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Owners’ associations; wake up!

29

September

2016

Many owners’ associations do not function well or are resting on their laurels. The mandatory contribution is not being collected and no funds are being set aside for maintenance. Maintenance plans are not being made; in short, owners’ associations exist, but they are hardly active at all.

The result of this lax attitude is that the buildings and apartments that fall under the owners’ associations’ care are poorly maintained. When there is no sound maintenance plan in place, maintenance is not carried out at the right times or at all. When maintenance is required, there is often no money available because contributions are too low or have not been collected for years on end. All this leads to the deterioration of the building with all due consequences.

In 2015, a bill was drawn up to improve the functioning of owners’ associations. On the one hand, the bill increases owners’ associations’ options when it comes to carrying out necessary maintenance and, on the other hand, it improves owners’ associations’ options to finance the preservation of their buildings.

In 2008, new regulations required owners’ associations to establish a reserve fund. The goal was to ensure that owners’ associations build up sufficient reserves with which to fund their maintenance activities. Given the fact that no minimum sum was established for the reserve fund at the time, it has hardly led to any progress in practice. In 2012, only 35% of owners’ associations had a multi-year maintenance plan in place – not to mention having sufficient financial reserves.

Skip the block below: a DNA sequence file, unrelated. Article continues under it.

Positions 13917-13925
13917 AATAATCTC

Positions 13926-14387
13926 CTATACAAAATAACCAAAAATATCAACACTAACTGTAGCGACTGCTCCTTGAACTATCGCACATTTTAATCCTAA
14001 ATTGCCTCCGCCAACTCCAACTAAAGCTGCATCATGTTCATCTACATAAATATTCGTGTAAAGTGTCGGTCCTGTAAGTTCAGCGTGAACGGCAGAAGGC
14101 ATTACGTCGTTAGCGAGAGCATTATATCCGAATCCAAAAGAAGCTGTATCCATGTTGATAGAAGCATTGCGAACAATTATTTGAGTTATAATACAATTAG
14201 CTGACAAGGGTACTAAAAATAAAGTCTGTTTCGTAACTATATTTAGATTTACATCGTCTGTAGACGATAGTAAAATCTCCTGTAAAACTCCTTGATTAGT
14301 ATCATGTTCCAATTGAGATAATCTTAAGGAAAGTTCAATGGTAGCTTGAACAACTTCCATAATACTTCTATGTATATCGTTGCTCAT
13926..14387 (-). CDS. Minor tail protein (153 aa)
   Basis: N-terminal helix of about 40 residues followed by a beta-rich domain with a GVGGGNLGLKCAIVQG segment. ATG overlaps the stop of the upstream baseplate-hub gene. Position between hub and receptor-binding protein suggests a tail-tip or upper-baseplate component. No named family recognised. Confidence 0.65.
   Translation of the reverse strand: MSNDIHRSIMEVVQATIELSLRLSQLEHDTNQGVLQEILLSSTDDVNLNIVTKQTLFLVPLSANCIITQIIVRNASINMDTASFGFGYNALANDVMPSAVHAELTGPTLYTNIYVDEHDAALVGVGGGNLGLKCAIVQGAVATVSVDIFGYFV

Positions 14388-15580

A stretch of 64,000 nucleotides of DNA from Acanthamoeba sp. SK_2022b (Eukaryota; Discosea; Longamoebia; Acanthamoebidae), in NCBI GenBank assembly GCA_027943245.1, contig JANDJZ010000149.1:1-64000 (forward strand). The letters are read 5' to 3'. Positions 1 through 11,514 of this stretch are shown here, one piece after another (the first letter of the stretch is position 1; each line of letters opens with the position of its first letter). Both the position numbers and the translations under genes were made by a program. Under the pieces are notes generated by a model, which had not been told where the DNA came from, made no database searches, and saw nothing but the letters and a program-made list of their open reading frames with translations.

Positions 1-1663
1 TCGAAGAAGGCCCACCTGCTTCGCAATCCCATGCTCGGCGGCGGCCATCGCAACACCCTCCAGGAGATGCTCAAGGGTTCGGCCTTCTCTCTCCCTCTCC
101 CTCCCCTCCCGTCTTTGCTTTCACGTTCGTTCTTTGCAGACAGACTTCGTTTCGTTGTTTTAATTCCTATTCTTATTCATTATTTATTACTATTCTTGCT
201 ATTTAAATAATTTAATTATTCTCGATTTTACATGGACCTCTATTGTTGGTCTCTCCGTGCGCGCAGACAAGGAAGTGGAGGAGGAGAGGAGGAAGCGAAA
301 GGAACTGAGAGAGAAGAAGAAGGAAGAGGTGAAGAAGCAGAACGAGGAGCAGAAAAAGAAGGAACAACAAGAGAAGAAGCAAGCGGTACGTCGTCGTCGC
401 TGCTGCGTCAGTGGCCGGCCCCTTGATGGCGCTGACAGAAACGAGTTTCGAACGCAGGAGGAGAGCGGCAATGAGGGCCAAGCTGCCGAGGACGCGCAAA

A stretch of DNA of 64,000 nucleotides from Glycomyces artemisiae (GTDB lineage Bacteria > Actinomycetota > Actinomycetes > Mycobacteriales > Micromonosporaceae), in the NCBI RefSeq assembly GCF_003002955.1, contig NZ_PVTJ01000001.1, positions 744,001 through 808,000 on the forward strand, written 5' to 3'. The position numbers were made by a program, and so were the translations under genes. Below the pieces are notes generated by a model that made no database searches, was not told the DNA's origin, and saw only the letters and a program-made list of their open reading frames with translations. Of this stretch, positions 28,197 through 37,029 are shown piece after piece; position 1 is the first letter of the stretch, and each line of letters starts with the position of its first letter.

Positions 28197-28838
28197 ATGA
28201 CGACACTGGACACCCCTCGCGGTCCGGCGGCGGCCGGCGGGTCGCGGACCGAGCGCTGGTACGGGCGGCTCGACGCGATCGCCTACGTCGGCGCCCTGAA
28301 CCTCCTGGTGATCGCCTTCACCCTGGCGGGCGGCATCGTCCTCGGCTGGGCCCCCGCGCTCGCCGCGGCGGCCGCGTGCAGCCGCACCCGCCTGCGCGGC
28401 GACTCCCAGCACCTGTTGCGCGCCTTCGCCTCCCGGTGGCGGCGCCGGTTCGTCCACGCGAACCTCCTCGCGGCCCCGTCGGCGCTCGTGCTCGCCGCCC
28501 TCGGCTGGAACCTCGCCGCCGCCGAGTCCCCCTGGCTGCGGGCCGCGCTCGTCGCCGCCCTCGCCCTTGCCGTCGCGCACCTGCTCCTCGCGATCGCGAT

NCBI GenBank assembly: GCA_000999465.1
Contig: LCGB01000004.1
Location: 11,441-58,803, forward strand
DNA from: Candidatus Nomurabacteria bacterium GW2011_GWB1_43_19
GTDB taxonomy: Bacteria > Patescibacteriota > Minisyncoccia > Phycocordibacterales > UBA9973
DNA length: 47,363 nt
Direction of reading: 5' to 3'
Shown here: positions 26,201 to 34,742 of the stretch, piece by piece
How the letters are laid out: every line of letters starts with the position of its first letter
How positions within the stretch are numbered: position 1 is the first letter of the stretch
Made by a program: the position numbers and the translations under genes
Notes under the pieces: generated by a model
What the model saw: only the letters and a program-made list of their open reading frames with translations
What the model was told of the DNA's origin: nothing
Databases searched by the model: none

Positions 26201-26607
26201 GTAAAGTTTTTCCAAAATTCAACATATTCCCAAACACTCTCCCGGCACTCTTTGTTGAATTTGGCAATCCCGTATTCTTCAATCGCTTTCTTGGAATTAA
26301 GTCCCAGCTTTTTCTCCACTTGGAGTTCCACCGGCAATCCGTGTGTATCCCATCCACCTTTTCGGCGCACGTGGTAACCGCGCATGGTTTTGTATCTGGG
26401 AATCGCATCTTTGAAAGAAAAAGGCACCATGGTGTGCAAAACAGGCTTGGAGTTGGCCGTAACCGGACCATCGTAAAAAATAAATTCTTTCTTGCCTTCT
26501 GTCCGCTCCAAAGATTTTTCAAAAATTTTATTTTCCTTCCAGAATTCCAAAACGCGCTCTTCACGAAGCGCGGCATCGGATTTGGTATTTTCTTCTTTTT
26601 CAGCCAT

The bill has now concretised these obligations. The owners’ associations must draw up a multi-year maintenance plan or allocate an annual amount of 0.5% of the reinstatement value of the building to a reserve fund.

The multi-year plan must outline the required maintenance and repair activities, as well as any future renovations. This makes it possible to create an overview of the costs of these activities per year (the multi-year plan must cover a period of at least five years).

If an owners’ association chooses not to draw up a multi-year plan, the requirement to reserve 0.5% of the reinstatement value applies.

The bill also states that it must be recorded that an owners’ association can take out a loan to fund the costs of maintenance (if the reserve fund is insufficient or if more money is required for unforeseen expenses). This establishes the fact that an owners’ association is allowed to take out a loan, although the question remains whether banks and other financial institutions are all that eager to lend money to an owners’ association. Given the fact that the owners’ association’s members are liable to repay the loan, it is also unsure whether members would even agree to taking out a loan. Furthermore, it is highly doubtful whether banks and other financial organisations would be willing to provide financing to an owners’ association, both because of the administrative workload (the banks will want to establish each resident’s liability) and because the question remains what guarantees an owners’ association can offer a bank.

In any case, the new law (assuming it is adopted in its current form) does afford owners’ associations some additional opportunities to set funds aside and draw up maintenance plans. Hopefully, the intended law results in more active owners’ associations, which will, in turn, lead to more buildings receiving proper maintenance.

If you have any questions about the position of the owners’ association, feel free to contact Erwin den Hartog or Pascal Willems.

Written by:
Erwin den Hartog
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